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Journey to the end

In recent months, Ensemble and Shohan have given us two extremely polished Bengali adaptations: Dhawsh and Jharer Churoy
Directed by Sohag Sen, Dhawsh holds a mirror to the world we live in
Directed by Sohag Sen, Dhawsh holds a mirror to the world we live in

Anshuman Bhowmick   |   Published 04.06.22, 02:44 AM

Innovation remains the hallmark of Group Theatre practice in downtown Calcutta. When it comes to adapting contemporary plays from distant shores, Calcutta never seems to be out of wits. In recent months, Ensemble and Shohan have given us two extremely polished Bengali adaptations.

Ensemble’s Dhawsh (picture, left) is adapted from The Avalanche, a Turkish play by Tuncer Cucenoglu. Translated by Sohag Sen and Kaushik Bose, the script has strong political undertones. Set in the present time and located in ‘any country’, it opens in a one-storeyed cottage, surrounded by mountains. As a totalitarian regime engulfs the area, the villagers live in the fear of an impending avalanche as any loud noise might spell doom for the community. When the daughter-in-law of a middle-class family conceives — against the sanctioned schedule of childbirth — the family finds little to cheer about. A sense of claustrophobia grips the atmosphere.

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Directed by Sohag Sen, Dhawsh holds a mirror to the world we live in. The distinctly grey tone of the set, designed by Chitralekha Ghosh and Kajjwal Ghosh, was in sync with Sutapa Ghosh’s costume design. It was complemented by Bablu Sarkar’s lights. Kaushik Bose’s sound design was understated yet effective at crucial moments.

Dhwash also maintains the group’s high production standards, especially in terms of finely-tuned naturalistic acting. Sen’s penchant for exploring psychological tensions through subtle gestures and glances was evident in the sequences featuring the mother (Sutapa Ghosh), the son (Sunayan Khotel) and the daughter-in-law (Madhuritu Dasgupta). Roping in the veteran actor, Asit Basu, to play the grandfather against Sohag Sen’s grandmother was a casting coup. How the senior citizens hold on in a rapidly-changing world was portrayed with remarkable compassion.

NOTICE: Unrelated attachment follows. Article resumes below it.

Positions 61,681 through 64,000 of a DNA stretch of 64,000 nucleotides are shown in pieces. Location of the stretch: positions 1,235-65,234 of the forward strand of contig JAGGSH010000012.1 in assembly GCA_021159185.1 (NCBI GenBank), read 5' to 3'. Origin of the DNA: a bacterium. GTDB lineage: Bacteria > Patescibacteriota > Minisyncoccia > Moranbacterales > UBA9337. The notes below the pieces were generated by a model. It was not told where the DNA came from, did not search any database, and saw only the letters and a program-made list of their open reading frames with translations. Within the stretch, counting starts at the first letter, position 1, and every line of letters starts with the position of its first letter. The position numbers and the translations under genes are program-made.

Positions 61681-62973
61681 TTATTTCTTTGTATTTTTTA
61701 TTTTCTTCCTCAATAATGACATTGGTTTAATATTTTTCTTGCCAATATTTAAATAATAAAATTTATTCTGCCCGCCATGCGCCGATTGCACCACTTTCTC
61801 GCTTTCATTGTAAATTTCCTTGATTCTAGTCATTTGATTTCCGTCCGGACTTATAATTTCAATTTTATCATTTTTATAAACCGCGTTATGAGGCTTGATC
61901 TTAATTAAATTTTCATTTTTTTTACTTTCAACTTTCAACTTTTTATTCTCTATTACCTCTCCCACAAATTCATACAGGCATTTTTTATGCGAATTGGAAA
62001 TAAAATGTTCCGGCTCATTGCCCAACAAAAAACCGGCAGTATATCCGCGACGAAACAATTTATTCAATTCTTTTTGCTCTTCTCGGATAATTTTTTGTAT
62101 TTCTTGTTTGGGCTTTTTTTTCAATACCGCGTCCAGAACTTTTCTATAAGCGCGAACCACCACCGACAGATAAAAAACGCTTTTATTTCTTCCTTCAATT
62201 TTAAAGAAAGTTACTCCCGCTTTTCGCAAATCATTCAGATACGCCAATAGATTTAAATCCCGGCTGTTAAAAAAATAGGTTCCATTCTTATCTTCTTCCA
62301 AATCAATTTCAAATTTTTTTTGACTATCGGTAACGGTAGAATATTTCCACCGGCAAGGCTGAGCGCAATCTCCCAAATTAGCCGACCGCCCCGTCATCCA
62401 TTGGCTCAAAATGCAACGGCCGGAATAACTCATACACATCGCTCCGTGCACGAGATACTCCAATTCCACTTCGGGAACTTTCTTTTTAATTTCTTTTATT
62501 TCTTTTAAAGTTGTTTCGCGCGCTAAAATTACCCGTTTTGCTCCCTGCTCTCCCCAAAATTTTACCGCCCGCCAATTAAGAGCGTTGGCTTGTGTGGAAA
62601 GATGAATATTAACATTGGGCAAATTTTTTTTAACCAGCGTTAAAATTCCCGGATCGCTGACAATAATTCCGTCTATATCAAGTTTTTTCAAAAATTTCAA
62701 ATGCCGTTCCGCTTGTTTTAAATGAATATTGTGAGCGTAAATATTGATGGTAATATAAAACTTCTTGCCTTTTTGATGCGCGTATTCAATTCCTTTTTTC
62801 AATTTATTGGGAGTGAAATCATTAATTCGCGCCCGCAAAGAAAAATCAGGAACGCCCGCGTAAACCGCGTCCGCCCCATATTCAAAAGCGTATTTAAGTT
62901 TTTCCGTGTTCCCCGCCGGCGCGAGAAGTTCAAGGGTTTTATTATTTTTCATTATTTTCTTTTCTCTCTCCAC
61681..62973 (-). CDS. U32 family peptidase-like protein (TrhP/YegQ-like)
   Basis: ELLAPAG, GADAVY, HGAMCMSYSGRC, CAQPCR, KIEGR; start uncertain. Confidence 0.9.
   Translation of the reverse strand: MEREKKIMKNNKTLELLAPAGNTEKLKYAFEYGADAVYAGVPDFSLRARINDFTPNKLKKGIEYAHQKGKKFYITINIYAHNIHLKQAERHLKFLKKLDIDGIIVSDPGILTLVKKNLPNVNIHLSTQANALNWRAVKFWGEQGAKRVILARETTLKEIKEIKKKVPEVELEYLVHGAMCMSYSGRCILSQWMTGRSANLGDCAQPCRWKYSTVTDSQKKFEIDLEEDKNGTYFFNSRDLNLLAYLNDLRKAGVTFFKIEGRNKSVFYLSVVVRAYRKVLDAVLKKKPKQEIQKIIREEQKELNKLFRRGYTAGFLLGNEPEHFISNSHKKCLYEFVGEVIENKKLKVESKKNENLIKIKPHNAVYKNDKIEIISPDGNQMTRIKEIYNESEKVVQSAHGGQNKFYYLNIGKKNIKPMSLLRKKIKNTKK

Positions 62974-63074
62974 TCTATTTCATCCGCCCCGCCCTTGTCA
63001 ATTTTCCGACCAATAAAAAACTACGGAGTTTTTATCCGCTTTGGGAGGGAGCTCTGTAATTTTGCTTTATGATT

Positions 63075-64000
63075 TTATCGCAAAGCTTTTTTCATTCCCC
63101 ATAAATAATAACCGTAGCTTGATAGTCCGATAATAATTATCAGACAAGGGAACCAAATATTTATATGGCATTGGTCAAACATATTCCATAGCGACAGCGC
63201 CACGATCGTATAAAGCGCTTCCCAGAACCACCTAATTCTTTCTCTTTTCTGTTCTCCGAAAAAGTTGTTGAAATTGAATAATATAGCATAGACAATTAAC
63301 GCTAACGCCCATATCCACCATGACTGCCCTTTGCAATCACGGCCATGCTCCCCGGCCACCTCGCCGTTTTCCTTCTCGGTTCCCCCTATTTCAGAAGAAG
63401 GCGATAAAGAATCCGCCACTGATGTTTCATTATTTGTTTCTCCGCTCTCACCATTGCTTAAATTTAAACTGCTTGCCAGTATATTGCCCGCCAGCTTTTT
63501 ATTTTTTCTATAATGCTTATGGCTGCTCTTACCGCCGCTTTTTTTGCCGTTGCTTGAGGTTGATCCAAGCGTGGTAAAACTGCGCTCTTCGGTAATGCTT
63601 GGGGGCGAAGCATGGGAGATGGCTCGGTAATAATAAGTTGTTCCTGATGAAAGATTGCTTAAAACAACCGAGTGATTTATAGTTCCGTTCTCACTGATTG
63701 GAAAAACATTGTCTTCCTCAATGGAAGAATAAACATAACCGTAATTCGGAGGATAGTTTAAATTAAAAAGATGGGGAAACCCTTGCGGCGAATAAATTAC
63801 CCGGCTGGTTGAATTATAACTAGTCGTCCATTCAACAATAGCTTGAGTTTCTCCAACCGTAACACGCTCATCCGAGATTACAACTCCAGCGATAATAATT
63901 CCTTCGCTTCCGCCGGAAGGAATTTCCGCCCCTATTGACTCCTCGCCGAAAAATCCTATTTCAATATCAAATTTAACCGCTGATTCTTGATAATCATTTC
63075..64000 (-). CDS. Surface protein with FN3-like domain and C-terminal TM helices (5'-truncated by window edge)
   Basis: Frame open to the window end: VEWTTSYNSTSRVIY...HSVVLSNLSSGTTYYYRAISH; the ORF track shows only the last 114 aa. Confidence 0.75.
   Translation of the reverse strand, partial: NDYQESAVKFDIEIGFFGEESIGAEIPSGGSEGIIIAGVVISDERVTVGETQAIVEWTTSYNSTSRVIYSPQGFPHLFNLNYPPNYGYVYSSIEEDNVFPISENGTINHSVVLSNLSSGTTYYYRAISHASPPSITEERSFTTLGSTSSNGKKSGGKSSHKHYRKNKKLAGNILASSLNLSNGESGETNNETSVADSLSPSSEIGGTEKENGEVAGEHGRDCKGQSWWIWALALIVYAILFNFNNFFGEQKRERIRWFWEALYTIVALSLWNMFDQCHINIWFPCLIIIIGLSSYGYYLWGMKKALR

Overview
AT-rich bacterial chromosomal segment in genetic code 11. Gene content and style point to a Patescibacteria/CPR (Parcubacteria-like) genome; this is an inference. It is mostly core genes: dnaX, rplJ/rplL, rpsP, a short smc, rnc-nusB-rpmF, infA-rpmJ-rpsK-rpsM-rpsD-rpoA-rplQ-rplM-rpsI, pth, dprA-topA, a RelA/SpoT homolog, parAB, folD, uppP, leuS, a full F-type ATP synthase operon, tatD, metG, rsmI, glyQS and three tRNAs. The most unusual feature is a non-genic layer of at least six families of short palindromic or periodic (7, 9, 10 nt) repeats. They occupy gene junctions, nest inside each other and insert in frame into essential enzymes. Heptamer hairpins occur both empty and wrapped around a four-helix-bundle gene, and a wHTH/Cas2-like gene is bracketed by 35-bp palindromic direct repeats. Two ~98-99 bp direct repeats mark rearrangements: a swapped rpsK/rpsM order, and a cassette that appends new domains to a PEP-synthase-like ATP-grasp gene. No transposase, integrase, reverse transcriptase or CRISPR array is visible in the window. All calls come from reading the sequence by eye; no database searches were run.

Shohan deserves a pat on the back for adapting Florian Zeller’s French play, The Height of the Storm. It was translated into English by Christopher Hampton and received a warm reception in London a few years ago. With Jharer Churoy (picture, right), Saumya Sengupta adapts it to a predominantly Bengali situation where an aged couple — a writer (Sengupta) troubled by his gradually diminishing memory and his pragmatic wife (Suranjana Dasgupta) — face a crisis that is triggered by dementia. The play keeps adding layers of sensitivity, gradually involving the two daughters (Sreelata Sen and Madhumita Mukhopadhyay) and a mysterious lady from the past (Laboni Sarkar) to explore the workings of a feverish mind.

Directed by Anish Ghosh, Jharer Churoy premiered on November 20 last year. This reviewer caught the action at Rabindra Sadan on March 16. Watching this delicately-mounted production made one feel happy inside; not only for a glorious performance in the lead role by Sengupta, or Goutam Ghosh’s inscrutable background score and Soumen Chakraborty’s experiments with lights filtering in from veiled sources, but also for being a part of a discerning Calcutta audience that rarely fails to appreciate excellence in theatre.



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